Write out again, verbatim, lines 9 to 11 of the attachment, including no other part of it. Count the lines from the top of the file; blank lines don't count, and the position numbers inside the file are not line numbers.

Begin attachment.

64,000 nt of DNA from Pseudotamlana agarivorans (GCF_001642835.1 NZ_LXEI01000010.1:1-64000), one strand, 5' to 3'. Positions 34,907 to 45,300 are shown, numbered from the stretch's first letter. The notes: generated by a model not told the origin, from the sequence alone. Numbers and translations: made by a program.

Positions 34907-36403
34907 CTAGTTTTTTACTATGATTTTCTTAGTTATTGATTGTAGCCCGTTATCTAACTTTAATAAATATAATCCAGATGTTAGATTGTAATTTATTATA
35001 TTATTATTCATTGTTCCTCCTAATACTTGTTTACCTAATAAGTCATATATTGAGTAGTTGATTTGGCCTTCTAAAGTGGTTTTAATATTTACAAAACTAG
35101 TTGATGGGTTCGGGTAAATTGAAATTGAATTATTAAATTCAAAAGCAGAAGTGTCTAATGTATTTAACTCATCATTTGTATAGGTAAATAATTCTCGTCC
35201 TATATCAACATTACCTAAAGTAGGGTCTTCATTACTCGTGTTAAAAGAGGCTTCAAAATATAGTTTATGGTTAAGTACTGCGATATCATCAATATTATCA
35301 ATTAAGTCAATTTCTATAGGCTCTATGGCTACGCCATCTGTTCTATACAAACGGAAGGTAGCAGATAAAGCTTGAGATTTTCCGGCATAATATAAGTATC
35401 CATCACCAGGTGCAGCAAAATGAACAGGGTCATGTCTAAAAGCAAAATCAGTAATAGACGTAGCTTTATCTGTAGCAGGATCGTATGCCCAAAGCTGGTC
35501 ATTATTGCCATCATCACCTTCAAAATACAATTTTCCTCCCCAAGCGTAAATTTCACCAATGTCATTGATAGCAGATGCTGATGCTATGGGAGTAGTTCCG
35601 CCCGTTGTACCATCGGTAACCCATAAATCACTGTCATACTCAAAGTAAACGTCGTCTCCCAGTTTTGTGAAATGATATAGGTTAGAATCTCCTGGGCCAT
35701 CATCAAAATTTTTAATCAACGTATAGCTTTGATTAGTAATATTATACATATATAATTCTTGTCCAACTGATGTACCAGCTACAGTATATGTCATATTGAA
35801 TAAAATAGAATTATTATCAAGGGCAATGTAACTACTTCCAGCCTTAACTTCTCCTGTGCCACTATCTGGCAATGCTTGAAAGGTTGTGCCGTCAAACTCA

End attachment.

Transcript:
35501 ATTATTGCCATCATCACCTTCAAAATACAATTTTCCTCCCCAAGCGTAAATTTCACCAATGTCATTGATAGCAGATGCTGATGCTATGGGAGTAGTTCCG
35601 CCCGTTGTACCATCGGTAACCCATAAATCACTGTCATACTCAAAGTAAACGTCGTCTCCCAGTTTTGTGAAATGATATAGGTTAGAATCTCCTGGGCCAT
35701 CATCAAAATTTTTAATCAACGTATAGCTTTGATTAGTAATATTATACATATATAATTCTTGTCCAACTGATGTACCAGCTACAGTATATGTCATATTGAA